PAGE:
One of the most difficult changes that comes with ageing is losing the ability to drive. Many adults enjoy the freedom and independence that driving offers, and dread giving up their keys and losing the ability to drive themselves. Because most seniors are so attached to the ability to drive, it can be hard to know when to stop driving, and even harder to admit it. Here are the signs that will let you know it’s time to stop driving:
- Scratching or denting the car
- Getting lost in familiar areas
- Getting in, or nearly getting in an accident
- Being stopped or ticketed by the police
- A doctor recommendation that your health condition, eyesight, medications, etc. may put you at risk behind the wheel
If you know a senior that you think is taking a risk by driving, it can be very difficult to confront them. Depending on their health conditions, they may know themselves and make their own decision, for example someone with failing eyesight will most likely notice they can no longer drive. If, however, the senior suffers from dementia, it is an entirely different situation. Trying to convince someone that they can no longer drive if they don’t realise their health situation can be a very difficult conversation and it is recommended to ask a third party for help. A doctor or a neighborhood acquaintance might have an easier time convincing your senior loved one that they are no longer able to drive.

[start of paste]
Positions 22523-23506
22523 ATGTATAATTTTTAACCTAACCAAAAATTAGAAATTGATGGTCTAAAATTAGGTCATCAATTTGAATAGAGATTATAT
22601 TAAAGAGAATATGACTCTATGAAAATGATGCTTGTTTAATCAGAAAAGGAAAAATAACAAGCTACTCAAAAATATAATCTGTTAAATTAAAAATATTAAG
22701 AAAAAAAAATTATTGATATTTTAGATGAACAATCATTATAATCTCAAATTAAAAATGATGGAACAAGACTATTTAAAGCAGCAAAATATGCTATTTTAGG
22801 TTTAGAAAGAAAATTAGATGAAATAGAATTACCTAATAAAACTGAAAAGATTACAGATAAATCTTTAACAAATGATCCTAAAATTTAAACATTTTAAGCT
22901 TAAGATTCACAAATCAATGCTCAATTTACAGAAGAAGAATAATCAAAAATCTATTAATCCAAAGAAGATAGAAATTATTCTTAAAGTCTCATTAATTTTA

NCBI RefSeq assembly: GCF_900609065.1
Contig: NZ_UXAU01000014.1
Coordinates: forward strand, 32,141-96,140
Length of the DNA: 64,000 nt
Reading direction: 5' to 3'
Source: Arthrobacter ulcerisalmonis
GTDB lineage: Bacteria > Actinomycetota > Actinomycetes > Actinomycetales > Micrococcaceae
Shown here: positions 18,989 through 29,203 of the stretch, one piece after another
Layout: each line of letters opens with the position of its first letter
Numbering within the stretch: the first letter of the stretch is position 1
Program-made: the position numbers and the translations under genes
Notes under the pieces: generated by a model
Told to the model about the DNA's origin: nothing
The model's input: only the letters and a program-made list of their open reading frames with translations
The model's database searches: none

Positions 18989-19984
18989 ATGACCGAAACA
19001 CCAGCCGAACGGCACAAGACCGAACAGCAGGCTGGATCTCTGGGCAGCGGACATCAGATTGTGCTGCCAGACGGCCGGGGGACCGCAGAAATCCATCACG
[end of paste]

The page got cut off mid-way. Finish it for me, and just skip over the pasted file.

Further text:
In most cities, adjusting to public transportation is easy enough for a senior to get around. However, if you or your senior loved one live in an area that is less accessible, they may become dependent on a friend or family member to drive them everywhere. If you are a caregiver for a senior who can no longer drive and finding the task too large for yourself, consider a part-time professional caregiver to drive your senior loved one to their appointments and errands.